Other forms of homocystinuria

Various defects in the remethylation procedure can lead to homocystinuria. Flaws include deficiencies of methionine synthase (ms) and ms reductase (msr), delivery of methylcobalamin and adenosylcobalamin, and shortage of methylenetetrahydrofolate reductase (mthfr, which is required to generate the 5-methyltetrahydrofolate required for the ms reaction). Since there is no methionine elevation in these kinds of homocystinuria, they are not spotted by neonatal screening.

Scientific manifestations resemble other kinds of homocystinuria. In addition, ms and msr shortages are accompanied by neurologic deficits and megaloblastic anemia. Scientific symptom of mthfr deficiency is variable, consisting of intellectual disability, psychosis, weakness, ataxia, and spasticity.

Medical diagnosis of ms and msr shortages is suggested by homocystinuria and megaloblastic anemia and validated by dna testing. Clients with cobalamin problems have megaloblastic anemia and methylmalonic acidemia. Mthfr shortage is identified by dna screening.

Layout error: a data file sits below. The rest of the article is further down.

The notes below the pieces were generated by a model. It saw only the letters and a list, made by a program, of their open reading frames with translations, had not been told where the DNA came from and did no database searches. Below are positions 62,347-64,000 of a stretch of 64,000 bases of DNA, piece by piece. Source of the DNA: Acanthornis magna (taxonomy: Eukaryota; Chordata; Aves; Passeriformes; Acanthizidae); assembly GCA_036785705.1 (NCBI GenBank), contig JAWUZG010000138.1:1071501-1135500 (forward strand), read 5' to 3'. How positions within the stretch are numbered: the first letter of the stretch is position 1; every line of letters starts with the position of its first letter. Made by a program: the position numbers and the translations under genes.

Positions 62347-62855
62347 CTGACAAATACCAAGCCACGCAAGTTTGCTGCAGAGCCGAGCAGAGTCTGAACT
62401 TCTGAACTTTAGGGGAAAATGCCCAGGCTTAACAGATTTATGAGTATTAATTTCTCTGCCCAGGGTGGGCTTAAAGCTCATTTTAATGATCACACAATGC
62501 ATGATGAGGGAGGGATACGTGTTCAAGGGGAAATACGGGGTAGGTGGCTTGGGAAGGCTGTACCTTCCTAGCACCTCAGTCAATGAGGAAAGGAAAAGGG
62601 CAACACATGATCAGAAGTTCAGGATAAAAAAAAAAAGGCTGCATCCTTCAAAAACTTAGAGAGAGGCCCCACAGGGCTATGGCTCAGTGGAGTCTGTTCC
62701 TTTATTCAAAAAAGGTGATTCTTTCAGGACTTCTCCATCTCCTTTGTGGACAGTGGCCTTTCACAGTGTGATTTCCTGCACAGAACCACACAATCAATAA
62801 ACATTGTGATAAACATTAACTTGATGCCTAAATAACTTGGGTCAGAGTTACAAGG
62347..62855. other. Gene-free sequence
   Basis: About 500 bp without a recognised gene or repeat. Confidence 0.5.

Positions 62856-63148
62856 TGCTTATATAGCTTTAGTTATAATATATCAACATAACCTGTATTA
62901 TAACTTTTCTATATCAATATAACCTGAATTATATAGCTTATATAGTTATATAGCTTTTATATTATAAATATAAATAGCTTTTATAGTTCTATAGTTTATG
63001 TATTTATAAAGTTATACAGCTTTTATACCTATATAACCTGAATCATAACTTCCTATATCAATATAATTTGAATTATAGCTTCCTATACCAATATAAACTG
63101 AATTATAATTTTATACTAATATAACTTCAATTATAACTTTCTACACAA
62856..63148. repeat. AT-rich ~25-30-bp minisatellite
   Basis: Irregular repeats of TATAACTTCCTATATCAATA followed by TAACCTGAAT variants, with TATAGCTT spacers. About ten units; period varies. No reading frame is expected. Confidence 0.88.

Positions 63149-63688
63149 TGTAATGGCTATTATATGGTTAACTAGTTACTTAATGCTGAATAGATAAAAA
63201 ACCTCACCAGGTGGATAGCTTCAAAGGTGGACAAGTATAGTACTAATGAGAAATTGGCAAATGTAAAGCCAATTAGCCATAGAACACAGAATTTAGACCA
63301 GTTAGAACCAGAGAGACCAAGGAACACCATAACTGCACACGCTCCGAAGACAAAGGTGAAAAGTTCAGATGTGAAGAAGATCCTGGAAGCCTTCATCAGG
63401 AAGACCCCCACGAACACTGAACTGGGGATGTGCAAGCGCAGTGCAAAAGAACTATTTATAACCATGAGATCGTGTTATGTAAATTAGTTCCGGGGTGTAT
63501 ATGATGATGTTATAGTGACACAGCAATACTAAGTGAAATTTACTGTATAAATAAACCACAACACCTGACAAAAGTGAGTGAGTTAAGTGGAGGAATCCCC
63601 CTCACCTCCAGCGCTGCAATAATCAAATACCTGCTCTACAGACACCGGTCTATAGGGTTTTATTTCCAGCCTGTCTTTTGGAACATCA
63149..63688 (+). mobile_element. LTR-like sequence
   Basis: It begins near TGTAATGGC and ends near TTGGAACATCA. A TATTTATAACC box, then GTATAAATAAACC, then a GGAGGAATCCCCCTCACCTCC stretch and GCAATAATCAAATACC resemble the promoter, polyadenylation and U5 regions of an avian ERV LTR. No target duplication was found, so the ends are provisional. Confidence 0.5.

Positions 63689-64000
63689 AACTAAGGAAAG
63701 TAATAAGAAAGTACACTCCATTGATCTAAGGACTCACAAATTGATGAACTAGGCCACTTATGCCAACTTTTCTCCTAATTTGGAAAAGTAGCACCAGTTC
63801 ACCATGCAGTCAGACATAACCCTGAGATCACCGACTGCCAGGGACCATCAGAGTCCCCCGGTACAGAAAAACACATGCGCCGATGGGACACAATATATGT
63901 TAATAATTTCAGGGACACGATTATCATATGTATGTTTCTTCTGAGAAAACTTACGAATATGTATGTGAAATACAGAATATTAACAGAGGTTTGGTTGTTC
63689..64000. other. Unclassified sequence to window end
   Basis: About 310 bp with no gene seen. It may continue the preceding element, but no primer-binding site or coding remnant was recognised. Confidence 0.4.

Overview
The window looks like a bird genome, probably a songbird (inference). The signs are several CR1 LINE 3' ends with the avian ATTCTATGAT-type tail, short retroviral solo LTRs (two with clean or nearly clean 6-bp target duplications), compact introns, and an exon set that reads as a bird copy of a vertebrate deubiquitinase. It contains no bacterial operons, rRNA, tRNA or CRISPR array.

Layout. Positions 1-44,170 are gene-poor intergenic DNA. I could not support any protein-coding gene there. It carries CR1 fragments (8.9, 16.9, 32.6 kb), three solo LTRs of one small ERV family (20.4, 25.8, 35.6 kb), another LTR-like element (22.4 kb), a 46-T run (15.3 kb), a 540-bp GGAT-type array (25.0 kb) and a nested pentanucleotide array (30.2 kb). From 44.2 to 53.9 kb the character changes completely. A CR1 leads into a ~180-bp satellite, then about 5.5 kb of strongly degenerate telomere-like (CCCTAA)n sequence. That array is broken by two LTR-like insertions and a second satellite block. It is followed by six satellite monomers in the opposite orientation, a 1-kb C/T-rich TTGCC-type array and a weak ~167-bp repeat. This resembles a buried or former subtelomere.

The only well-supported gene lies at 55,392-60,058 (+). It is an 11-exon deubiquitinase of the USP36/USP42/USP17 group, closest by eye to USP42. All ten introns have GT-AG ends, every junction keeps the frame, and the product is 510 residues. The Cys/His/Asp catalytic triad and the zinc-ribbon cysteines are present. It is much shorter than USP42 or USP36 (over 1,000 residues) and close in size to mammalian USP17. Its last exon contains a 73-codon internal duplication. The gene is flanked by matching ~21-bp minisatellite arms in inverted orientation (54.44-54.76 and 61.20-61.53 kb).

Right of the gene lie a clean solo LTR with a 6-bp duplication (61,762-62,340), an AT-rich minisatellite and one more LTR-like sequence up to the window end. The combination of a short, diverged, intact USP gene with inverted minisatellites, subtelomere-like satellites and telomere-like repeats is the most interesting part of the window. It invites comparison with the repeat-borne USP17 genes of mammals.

Treatment is by replacement of hydroxycobalamin 1 mg im once a day (for clients with ms, msr, and cobalamin defects) and folate in supplements comparable to characteristic homocystinuria.


This condition is brought on by shortage of cystathionase, which transforms cystathionine to cysteine. Cystathionine build-up results in increased urinary excretion but no medical symptoms.

Sulfite oxidase shortage

Sulfite oxidase transforms sulfite to sulfate in the last step of cysteine and methionine degradation; it needs a molybdenum cofactor. Deficiency of either the enzyme or the cofactor causes similar disease; inheritance for both is autosomal recessive.

In its most severe kind, medical symptoms appear in neonates and consist of seizures, hypotonia, and myoclonus, progressing to early death. Patients with milder types might provide likewise to spastic paralysis and may have choreiform movements.